Wednesday, May 29, 2024

Afghan Evacuees Cutting a Rough Time in US: Report

Immigration News

Arif Ahmadi
Arif Ahmadi
Arif Ahmadi holds a B.A. degree in Journalism. He works as an Editor & Content Writer for Khaama Press.
FILE: People who have been evacuated from Afghanistan arrive at Pristina International Airport in Pristina, Kosovo August 29, 2021, after Taliban insurgents entered Afghanistan’s capital Kabul. REUTERS/Laura Hasani

WASHINGTON, United States – In a bid for yet a peaceful life, newly settled Afghans are experiencing hardship in the Unites States, according to a report, as delays in obtaining necessary documents and work permits limit their reach for a fresh start.

Delays in getting work permits and Social Security cards prevent a number of Afghan migrants in the country from starting jobs, while others cut a rough time accessing basic healthcare.

A US government official – who has closely known the matter – acknowledged thousands of resettled Afghans “have experienced some delay or problem in accessing their benefits”, assuring concerning bodies and “resettlement agency partners are working hard to address” those challenges.

One Afghan and his family – who were evacuated from Kabul airport amid a chaotic Taliban takeover last August – were resettled in Virginia, according to a report by WSJ. His wife is recovering from open-heart surgery but can’t buy critical medication because of a problem with her health insurance.

“I am completely tired of life,” he said, as Wall Street Journal (WSJ) quoted. “I don’t know how to do it. I have lost my way.”

Among the others, problem with their health insurance, denied food stamps, and lost vaccination records for children are some of the common issues hampering access to basic necessities.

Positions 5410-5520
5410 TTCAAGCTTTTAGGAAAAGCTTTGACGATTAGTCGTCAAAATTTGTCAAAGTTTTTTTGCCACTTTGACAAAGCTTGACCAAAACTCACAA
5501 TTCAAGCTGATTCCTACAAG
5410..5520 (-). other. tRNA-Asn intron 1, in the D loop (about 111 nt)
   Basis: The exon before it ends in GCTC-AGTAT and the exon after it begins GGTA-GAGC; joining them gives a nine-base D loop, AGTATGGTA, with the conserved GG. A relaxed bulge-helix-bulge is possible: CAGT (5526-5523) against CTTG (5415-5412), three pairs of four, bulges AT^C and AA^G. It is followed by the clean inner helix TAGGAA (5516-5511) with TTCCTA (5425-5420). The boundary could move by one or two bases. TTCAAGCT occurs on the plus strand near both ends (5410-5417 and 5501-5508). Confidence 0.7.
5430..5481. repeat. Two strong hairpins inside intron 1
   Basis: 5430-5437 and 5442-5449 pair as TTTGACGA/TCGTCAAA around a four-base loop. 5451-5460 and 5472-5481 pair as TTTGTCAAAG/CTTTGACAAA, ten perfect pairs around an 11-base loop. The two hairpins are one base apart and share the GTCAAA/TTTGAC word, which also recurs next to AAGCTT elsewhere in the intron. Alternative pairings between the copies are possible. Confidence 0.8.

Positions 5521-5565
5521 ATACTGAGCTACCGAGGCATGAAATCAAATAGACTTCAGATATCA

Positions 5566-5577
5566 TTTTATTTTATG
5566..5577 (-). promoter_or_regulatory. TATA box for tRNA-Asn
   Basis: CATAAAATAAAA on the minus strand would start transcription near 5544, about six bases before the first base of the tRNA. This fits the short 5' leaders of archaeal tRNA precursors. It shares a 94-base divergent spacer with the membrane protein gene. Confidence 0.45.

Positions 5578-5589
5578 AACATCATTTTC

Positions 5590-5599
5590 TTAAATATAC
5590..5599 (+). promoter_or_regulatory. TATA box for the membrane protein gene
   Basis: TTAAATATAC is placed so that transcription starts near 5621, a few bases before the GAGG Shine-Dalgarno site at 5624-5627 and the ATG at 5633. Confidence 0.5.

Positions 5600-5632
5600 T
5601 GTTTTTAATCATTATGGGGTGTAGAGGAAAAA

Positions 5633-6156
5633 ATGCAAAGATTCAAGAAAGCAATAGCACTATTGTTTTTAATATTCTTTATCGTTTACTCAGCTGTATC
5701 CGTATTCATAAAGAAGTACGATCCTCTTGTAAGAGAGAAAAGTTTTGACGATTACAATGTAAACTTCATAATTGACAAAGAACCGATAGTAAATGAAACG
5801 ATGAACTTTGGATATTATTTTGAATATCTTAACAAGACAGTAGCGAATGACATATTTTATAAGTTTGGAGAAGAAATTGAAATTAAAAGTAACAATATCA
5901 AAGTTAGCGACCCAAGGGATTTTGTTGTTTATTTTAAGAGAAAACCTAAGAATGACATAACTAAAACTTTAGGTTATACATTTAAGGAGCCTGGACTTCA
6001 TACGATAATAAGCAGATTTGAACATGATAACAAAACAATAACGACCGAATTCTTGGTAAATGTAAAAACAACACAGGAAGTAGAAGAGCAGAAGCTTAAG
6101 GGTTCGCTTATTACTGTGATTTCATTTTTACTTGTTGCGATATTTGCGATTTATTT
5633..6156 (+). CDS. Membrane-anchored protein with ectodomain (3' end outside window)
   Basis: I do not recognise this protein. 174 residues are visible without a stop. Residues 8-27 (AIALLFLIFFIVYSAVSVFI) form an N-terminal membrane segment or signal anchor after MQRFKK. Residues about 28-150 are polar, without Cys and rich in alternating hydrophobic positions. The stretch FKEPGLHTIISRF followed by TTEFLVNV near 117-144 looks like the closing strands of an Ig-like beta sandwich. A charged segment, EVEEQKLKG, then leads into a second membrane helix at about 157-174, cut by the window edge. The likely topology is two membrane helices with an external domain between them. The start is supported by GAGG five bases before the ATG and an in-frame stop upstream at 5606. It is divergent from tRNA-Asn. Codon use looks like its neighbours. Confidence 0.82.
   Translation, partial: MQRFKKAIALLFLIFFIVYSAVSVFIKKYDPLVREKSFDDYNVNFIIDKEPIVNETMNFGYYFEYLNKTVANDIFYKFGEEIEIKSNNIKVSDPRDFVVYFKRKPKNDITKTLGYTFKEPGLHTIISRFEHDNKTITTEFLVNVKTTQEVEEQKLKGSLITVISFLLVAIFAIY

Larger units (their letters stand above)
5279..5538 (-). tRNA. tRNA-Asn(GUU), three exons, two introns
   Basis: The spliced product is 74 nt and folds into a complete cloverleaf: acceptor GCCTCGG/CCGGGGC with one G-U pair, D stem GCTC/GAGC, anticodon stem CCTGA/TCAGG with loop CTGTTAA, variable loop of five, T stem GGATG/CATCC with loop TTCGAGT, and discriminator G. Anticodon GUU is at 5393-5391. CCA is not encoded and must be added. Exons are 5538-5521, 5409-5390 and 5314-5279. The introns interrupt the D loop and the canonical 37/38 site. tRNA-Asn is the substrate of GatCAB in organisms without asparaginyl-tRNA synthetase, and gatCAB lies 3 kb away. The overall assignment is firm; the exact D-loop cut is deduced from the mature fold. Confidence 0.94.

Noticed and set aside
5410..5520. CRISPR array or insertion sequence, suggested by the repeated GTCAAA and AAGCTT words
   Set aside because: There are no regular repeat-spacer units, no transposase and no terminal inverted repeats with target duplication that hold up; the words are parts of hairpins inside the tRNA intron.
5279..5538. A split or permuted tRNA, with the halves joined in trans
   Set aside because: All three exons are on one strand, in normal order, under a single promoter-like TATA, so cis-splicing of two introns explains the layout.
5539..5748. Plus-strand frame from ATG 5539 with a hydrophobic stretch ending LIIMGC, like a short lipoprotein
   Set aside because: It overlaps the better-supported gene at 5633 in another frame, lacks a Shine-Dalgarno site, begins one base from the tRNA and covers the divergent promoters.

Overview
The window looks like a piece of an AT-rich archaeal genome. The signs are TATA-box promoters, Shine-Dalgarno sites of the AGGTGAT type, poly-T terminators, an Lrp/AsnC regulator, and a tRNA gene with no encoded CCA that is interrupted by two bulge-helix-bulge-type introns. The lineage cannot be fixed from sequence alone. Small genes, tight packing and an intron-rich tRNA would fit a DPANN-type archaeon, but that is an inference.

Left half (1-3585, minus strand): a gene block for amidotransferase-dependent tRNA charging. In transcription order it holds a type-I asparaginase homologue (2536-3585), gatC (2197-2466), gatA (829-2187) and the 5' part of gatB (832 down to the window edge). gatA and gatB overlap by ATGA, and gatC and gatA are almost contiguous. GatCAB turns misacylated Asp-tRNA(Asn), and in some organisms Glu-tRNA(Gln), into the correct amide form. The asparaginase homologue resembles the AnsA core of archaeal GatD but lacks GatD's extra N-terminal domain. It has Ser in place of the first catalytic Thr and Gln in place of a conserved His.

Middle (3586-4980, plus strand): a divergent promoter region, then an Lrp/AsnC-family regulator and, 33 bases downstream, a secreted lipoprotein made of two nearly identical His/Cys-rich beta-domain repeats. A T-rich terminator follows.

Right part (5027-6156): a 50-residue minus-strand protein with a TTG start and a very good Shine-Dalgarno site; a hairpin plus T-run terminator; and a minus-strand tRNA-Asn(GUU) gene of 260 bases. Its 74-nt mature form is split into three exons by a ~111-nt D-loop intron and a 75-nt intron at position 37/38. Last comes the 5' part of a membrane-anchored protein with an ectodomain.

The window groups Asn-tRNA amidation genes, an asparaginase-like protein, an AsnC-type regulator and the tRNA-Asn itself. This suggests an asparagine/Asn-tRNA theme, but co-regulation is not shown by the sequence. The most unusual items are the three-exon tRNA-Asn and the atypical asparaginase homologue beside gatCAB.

Meanwhile, resettlement agencies, working alongside with the US government, say they have successfully scaled up their workforce in recent months to meet surge in demand. But the reviews from Afghan evacuees suggest otherwise, saying case workers are slow to respond.

Afghans are on a tight schedule to become self-sufficient. The government, through the State Department, provides a one-time per capita amount of $1,225 for agencies to use to directly fund critical needs including housing, as WSJ wrote in its report.

To survive in these trying times, some Afghans are seeking financial assistance from family and friends – either Afghan or American – to help them put their lives on track and cover a wide range of expenses in an unfamiliar environment.

While finance is one of the obvious concerns, squeezing evacuees on a daily basis, the newly settled Afghans are also worried about their refugee status, urging for a green card to mark a permeant stay in the US.

The Afghanistan Adjustment Act, which would give the evacuees permanent legal status in the U.S., was discussed in the summer but has yet to pass in Congress, WSJ wrote.  

In August 15, 2021, the Taliban took control of Afghanistan as the US troops were hastily withdrawing from the country. During those days, hundreds of Afghans – who have worked with the US coalition in Afghanistan – were evacuated in hopes for yet a peaceful life.

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